A Light In The Storm: Constable's 'Salisbury Cathedral'

Salisbury Cathedral from the Meadows | © Wmpearl/Wiki Commons
Salisbury Cathedral from the Meadows | © Wmpearl/Wiki Commons
Photo of Ellen Smithies
5 April 2016

Painted in 1831, the dreary canvas by Constable has often been thought too dull and dismal to be of much interest. However, a closer look at the meanings behind the painting conjure up new ideas that make this piece of art a lot more exciting than first thought…

John Constable’s Salisbury Cathedral from the Meadows shows a rather uninteresting scene; your typical British city in the throes of a storm, with a cart and horses in the foreground, and a rainbow arcing through the sky above. Now shown in the Tate Modern alongside several other more light-hearted works of Constable, the meaning behind the painting — which has often been left unclear — has only recently come to life.

Constable was born in East Bergholt in 1776, the son of a wealthy corn merchant and his wife. He showed an interest in art at a young age, and by 1803, aged just 27, he was exhibiting at the Royal Academy. He married his childhood friend Maria in 1816 and they had seven children together, before Maria suddenly died of Tuberculosis in 1828.

Salisbury Cathedral from the Meadows | © Wiki Commons

It is this life event that is thought to have caused the creation of Salisbury Cathedral from the Meadows, and it is now thought that the painting represents Constable’s hope after the death of his beloved. The painting indicates two key causes and sources of this hope: his religion, and his friendship with John Fisher, the Bishop of Salisbury.

Note the spire — which stands above the religious ‘centre’ of the Cathedral — and how it juts into the sky, its barely-visible cross resting in front of the lightest part of the storm. The eye of the storm (which this paler area represents) is commonly thought to be an area of peace, where the storm dies down completely for one blissful moment before the weather begins to rage again. Perhaps then Constable is suggesting that his religion gave him some solace and peace amidst the chaos his life must have been thrown into following the death of his wife. The distended oval shape formed by the rainbow, tree, and wagon, which centres on the Church, is a compositional element worth noting. Constable has not only made the Cathedral the centre of the canvas as a whole, but is further stressing this idea of its centrality by placing it within this compositional form. Therefore it is not much of a stretch to assume that religion and the Church in general played a huge part in Constable’s recovery after the death of his wife.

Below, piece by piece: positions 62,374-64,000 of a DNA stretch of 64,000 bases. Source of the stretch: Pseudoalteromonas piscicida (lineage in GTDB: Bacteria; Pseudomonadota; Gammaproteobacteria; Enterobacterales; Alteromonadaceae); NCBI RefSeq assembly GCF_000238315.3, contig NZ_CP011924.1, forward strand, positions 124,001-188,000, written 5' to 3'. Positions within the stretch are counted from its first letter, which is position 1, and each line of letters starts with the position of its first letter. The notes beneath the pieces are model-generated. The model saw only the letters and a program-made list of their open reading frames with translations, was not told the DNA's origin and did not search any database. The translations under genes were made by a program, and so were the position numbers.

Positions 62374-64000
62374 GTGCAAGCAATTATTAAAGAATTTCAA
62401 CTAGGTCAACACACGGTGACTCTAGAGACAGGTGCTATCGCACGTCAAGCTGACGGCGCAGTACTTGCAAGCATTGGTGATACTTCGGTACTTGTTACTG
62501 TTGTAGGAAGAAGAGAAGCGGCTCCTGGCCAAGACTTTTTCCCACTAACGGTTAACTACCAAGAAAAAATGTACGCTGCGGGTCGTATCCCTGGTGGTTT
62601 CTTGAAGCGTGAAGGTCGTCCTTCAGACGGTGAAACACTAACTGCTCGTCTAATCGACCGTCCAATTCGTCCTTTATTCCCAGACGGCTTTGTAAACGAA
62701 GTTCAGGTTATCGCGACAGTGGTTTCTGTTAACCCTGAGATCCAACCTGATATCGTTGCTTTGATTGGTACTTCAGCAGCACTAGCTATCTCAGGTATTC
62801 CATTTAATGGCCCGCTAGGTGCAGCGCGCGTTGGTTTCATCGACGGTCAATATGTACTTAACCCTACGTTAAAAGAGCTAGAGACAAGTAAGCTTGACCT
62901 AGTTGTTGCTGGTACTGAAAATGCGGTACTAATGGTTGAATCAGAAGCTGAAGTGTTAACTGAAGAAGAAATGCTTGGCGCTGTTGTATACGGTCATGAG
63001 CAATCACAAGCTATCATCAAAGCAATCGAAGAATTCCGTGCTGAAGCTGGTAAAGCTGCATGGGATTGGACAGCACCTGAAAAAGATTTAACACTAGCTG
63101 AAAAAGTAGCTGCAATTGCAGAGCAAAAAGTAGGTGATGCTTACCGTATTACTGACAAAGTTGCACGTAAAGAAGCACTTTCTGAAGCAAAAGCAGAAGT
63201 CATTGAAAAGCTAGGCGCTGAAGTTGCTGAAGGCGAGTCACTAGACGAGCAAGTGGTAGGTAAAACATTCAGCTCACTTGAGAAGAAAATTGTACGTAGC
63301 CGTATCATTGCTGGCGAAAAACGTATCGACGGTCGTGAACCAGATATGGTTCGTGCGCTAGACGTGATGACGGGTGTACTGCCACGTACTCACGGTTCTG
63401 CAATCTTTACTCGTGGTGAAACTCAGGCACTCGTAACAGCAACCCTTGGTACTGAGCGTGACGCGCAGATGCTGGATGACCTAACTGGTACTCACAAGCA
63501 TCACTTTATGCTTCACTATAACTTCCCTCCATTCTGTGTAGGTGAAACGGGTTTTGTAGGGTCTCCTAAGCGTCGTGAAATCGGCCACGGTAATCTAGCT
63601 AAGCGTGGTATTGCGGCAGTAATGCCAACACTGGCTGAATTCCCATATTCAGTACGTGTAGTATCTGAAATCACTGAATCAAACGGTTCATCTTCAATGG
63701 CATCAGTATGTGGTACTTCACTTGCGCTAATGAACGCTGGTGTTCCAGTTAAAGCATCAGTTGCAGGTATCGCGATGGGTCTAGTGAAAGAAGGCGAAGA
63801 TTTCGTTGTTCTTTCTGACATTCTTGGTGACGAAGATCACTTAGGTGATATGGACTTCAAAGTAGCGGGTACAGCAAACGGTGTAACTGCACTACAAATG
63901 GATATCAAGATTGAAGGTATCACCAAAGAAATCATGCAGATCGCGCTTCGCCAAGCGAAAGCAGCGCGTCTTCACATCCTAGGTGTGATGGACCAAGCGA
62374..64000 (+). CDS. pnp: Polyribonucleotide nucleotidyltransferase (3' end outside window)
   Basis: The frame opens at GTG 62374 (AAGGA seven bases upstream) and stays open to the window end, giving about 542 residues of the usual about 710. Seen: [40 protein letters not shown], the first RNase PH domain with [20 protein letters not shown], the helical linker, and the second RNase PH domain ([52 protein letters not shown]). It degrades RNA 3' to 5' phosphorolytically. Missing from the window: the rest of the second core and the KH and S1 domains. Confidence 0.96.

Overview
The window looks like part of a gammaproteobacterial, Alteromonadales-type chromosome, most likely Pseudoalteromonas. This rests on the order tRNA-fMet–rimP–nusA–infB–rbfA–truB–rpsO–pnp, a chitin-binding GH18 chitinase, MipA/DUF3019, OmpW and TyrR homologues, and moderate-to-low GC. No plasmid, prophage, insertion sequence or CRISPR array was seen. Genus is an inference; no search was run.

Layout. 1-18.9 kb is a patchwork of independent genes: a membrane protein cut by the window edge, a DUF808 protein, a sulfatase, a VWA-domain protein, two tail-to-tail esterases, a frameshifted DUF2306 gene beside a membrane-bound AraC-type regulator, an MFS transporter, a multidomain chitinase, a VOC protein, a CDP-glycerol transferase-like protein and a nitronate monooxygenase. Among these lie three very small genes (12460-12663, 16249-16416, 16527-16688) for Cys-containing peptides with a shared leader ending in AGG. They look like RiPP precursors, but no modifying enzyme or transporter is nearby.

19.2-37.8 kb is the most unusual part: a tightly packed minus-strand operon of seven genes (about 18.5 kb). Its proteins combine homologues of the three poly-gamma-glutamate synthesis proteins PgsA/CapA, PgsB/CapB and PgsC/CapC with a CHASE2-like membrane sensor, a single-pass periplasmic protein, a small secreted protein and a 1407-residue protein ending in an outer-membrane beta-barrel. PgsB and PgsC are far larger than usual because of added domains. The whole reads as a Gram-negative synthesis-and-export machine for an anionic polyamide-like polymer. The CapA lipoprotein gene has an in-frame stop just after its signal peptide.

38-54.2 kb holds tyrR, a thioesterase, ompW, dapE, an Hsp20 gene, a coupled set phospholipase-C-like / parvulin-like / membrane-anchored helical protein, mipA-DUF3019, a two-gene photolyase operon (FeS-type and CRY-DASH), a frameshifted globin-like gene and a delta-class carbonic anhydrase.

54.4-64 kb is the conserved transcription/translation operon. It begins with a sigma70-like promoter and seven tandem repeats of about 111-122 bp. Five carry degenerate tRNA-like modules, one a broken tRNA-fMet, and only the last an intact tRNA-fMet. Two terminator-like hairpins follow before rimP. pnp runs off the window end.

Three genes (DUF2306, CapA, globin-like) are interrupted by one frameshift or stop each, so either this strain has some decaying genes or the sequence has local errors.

Portrait of Maria Constable | © Wiki Commons

The rainbow that arcs above the Cathedral and descends into the centre of Salisbury is another element of the painting that should be paid attention to. Constable was known for having made meteorologically accurate drawings of rainbows during his artistic career, yet the rainbow in Salisbury Cathedral from the Meadows is not scientifically correct. Therefore we can assume it must have some other symbolism or use within the image. If we focus on the rainbow’s end (or where it touches earth), we can see that it seems to land on one building in particular; one that was later identified as Leadenhall, the house of John Fisher, Constable’s close friend and confidante. Therefore we can assume that the rainbow — if we consider it as a symbol of hope, as it was to Noah after the great flood (a tale Constable would have been very familiar with) — is directing the viewer to think that John Fisher was in some way of great help to Constable following the death of his wife.

Salisbury Cathedral and Leadenhall seen from the River Avon | © Wiki Commons

Though a beautiful — albeit melancholy — painting at first glance, Salisbury Cathedral from the Meadows hides a wealth of further interpretations and ideas to those familiar with Constable’s life and legacy. It has been cemented as one of the key works of Constable’s career since it was painted nearly 200 years ago, and now we can appreciate fully the significance of it — not just to the history of the British Romanticism movement, but to Constable himself.
By Ellen Smithies

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